Federal agencies are yet again considering plans to bring grizzly bears home to the deep forested valleys of the North Cascades where they once thrived.
The National Park Service and U.S. Fish & Wildlife Service announced Thursday they would look at options to bring back the big brown bears.
“This is a first step toward bringing balance back to the ecosystem and restoring a piece of the Pacific Northwest’s natural and cultural heritage,” Superintendent Don Striker of North Cascades National Park said in a news release. “With the public’s help we will evaluate a list of options to determine the best path forward.”
Grizzly bears roamed across the North Cascades for thousands of years before humans hunted them to near-extinction. The bears were a critical part of the ecosystem, turning soil as they dug for roots, eating berries and distributing the seeds in their scat, and keeping small animal populations in check.
According to the latest estimates by biologists, it’s likely that fewer than 10 grizzly bears remain in the North Cascades. The last confirmed sighting of a grizzly bear in the U.S. portion of the North Cascades was in 1996, according to the National Park Service.
In 2014, under the Obama administration, federal officials announced a grizzly recovery study. In mid-2017, officials from the U.S. Department of the Interior, without clear explanation, halted progress on the recovery efforts. The process kicked back into gear in 2019, but that effort was again squelched by Interior, under the Trump administration, in 2020.
Now, the North Cascades Ecosystem Grizzly Bear Environmental Impact Statement process is back on. It will include considering a nonessential experimental population designation under the Endangered Species Act.
Thursday’s announcement was lauded by environmental advocates.
“They belong here,” Joe Scott, international program director for Conservation Northwest, said in a statement. “Without them our wild areas are diminished, less diverse and sanitized. The narrative about Cascades grizzly bear recovery will take decades to unfold. But with science, education and a little human tolerance it can be one of the greatest conservation success stories of ours and future generations.”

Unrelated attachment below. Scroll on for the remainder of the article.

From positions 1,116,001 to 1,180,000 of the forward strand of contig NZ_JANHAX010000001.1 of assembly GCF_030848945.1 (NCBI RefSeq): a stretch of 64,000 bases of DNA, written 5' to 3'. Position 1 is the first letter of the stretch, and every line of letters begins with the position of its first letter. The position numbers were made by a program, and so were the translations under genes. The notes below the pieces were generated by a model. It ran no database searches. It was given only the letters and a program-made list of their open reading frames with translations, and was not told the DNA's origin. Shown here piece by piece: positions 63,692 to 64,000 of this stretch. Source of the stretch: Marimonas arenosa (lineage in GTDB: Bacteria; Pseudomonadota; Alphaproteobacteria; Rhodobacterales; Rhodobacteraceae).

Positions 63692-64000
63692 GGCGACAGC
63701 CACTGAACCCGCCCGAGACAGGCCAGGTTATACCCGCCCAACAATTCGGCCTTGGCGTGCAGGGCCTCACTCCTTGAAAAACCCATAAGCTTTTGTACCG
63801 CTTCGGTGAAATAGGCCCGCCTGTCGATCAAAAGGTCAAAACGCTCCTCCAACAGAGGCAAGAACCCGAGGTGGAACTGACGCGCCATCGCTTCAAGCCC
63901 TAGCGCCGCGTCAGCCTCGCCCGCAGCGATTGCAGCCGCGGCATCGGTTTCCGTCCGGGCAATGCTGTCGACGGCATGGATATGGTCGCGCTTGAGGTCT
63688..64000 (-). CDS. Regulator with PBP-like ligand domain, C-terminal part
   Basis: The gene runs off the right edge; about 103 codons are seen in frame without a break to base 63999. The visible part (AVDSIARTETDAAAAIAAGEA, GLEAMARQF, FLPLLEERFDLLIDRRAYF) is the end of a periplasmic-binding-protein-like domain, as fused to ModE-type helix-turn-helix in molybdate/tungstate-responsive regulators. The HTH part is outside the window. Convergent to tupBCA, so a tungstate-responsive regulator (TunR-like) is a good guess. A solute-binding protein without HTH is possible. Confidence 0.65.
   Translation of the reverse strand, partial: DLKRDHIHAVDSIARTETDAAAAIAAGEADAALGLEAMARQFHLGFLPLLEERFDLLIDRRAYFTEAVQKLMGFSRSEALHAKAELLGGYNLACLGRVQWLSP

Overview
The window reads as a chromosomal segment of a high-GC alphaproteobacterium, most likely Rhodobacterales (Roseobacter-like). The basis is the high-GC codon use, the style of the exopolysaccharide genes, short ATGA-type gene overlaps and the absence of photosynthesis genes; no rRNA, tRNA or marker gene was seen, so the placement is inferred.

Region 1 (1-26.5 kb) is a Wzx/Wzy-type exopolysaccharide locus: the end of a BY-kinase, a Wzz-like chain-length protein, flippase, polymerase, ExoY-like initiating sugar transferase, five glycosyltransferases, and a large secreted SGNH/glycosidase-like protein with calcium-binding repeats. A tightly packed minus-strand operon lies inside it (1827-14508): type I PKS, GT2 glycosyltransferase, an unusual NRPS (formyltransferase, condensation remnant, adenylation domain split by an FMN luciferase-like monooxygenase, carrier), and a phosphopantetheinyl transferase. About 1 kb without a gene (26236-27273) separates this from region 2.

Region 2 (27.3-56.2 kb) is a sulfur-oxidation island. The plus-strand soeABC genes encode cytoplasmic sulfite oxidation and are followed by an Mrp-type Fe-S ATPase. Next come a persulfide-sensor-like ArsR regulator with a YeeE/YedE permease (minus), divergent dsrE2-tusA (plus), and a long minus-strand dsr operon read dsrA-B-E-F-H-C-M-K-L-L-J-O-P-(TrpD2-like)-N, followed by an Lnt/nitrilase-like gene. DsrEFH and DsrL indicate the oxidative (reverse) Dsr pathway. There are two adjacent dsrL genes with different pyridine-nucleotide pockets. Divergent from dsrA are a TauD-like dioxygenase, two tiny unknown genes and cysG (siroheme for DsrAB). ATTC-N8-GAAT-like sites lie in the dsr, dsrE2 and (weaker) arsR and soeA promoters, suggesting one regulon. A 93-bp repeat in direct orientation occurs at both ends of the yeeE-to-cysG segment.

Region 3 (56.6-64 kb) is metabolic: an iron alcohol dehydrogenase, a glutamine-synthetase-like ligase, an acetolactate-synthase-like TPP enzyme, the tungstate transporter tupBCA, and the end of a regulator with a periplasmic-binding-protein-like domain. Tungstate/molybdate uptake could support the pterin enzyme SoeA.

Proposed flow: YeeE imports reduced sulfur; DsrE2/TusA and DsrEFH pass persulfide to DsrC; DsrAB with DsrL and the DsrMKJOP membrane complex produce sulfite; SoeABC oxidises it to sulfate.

Central Washington’s Republican U.S. Rep. Dan Newhouse was quick to criticize the plan.
“The introduction of grizzly bears into the North Cascades would directly, and negatively, impact the people and the communities I represent,” Newhouse said in a statement.
He said reintroducing the bears would be a threat to families, wildlife and livestock.
During previous planning efforts, the National Cattlemen’s Beef Association and other ranching groups have opposed reintroduction.
Newhouse also wrote letters in opposition during past planning processes, claiming there was not “adequate” public input.
In 2017, agencies received more than 126,000 public comments.
Under the proposal, the National Park Service and Fish and Wildlife would capture bears from either British Columbia or the Northern Continental Divide of the U.S. About three to seven would be released in the North Cascades each year, over the course of about five to 10 years. The agencies would aim to establish an initial population of 25 bears.
Within a century, the agencies would aim to have a population of about 200 bears.
The North Cascades are among the largest wild areas in the contiguous 48 states, encompassing close to 10,000 square miles. Scientists identified the mountain range as prime habitat for grizzly bear reintroduction in 1997, like it had been for thousands of years.
“The Upper Skagit people coexisted with grizzly bears in the region for nearly 10,000 years pre-contact,” Scott Schuyler, policy representative for the Upper Skagit Tribe, said in a statement. “The grizzly has profound cultural significance and its restoration will enrich our ancestral lands and help restore the foundations of our cultural practices.”